By Tim Bonfield
The Cincinnati Enquirer
Among the maps and charts and books about bugs and disease that clutter his office, a sheet of paper tacked to the wall above Dr. Richard Berry's desk reads: "It's the mosquitoes, stupid!"
As chief of the Ohio Department of Health's vector-borne disease unit, Dr. Berry has been "eating, sleeping and breathing" data about West Nile virus for the past three years - ever since the first outbreak occurred in New York.
Dr. Berry is the state government's resident mosquito expert. From his point of view, understanding and controlling the spread of West Nile is all about getting to know the feeding and breeding habits of blood-sucking pests that have spread disease among humankind since prehistoric times.
There's a reason public health officials have urged property owners to eliminate sources of stagnant water - mosquitoes can multiply quickly.
In addition to rapid breeding, the spread of West Nile virus also is related to the types of mosquitoes involved. Dr. Berry's lab has found West Nile virus in 17 different species of mosquito.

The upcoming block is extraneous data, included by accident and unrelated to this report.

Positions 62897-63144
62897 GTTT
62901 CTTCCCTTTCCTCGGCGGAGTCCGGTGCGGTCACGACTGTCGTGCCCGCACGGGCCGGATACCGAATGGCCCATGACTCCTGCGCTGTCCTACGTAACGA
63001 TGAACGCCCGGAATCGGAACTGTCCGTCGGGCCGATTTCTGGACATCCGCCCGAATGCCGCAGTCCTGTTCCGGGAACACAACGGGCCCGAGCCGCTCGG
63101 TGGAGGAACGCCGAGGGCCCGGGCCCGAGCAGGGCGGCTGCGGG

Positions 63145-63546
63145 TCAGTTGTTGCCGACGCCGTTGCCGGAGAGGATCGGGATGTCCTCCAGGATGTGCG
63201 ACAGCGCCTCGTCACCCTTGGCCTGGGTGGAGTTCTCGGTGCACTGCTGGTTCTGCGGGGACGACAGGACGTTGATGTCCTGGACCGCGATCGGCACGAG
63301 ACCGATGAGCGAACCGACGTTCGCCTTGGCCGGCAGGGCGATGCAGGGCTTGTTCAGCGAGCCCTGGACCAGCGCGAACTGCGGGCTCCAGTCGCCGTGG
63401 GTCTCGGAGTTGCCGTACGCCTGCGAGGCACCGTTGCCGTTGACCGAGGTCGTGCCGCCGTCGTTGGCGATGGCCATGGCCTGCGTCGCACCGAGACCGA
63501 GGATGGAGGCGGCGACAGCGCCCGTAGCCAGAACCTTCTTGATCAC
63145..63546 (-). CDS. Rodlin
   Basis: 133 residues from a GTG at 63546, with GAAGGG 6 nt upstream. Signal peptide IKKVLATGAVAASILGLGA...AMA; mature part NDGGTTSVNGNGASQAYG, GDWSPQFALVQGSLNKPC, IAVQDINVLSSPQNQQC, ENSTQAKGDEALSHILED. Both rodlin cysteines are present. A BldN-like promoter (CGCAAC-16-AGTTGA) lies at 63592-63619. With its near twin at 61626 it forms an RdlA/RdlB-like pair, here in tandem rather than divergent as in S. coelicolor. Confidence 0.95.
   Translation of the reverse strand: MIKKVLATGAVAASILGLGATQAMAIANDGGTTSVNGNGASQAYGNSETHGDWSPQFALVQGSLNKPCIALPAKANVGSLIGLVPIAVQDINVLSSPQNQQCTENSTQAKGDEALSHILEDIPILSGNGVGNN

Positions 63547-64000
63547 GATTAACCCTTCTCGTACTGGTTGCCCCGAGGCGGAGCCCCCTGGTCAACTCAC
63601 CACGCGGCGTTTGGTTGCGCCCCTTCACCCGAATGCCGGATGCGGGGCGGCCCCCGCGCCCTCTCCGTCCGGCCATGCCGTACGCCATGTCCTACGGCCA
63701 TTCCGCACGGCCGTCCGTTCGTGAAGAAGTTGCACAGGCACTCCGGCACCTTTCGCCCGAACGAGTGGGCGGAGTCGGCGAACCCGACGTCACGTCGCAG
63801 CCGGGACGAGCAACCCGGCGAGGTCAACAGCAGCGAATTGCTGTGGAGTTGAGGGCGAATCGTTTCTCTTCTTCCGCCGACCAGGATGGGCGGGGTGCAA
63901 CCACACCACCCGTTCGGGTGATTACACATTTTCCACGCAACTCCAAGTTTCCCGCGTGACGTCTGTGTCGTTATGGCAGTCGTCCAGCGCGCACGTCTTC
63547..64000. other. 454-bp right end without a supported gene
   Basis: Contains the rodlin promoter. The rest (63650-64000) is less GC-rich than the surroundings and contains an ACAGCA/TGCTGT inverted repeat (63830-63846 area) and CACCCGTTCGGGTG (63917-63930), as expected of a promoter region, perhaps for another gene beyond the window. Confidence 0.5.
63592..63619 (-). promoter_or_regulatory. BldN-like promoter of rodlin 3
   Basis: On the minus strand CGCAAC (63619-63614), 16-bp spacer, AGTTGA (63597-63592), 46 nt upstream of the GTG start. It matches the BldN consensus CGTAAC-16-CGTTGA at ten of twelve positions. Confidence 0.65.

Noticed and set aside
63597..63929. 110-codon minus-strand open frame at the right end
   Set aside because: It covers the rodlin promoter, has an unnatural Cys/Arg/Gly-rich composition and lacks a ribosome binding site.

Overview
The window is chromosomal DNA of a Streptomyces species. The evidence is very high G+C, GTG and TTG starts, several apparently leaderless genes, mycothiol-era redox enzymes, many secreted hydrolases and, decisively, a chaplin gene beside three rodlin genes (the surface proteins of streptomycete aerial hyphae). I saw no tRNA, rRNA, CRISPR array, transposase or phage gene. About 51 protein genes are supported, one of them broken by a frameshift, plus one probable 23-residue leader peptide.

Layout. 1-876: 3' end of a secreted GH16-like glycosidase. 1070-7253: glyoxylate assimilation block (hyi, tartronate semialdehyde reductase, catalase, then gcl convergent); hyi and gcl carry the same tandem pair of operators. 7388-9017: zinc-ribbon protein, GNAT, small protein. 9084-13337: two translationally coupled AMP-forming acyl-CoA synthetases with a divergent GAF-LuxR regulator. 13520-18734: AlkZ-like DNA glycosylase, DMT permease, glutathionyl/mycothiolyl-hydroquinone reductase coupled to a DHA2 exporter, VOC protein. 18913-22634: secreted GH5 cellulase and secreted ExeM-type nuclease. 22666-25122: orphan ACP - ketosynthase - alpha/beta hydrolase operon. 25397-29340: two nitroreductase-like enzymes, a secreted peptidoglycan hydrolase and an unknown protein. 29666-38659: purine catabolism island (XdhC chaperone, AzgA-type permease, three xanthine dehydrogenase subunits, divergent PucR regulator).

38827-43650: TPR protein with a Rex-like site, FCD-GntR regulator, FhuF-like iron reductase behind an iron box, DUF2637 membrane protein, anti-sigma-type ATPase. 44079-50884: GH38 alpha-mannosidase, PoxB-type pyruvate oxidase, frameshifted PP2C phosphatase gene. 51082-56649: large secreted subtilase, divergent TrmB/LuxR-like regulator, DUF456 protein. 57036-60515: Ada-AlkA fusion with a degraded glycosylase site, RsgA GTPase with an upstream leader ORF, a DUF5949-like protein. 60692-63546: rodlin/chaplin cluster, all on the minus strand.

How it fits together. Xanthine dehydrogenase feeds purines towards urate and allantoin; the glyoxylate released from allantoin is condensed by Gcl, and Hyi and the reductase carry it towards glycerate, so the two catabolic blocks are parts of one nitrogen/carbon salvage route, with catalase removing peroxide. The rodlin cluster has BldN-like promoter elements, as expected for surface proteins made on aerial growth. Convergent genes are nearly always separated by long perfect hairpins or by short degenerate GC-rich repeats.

Some mosquitoes prefer bird blood. Some prefer mammals, including people. And some "opportunistic" species don't care what they bite, Dr. Berry says.
The biggest West Nile carrier in Ohio has been the culex species, believed to feed almost exclusively on birds. Of 1,411 positive "pools" of mosquitoes tested through Oct. 4, culex mosquitoes accounted for 1,197.
Of increasing concern to Dr. Berry are signs of the West Nile virus in a mosquito species known to regularly feed on birds and people.
The season's second highest number of infected mosquitoes (47 positive pools) have occurred among Ochlerotatus triseriatus, also known as the "tree hole mosquito." This bug is known to live in suburban areas, where it lays eggs in small containers.
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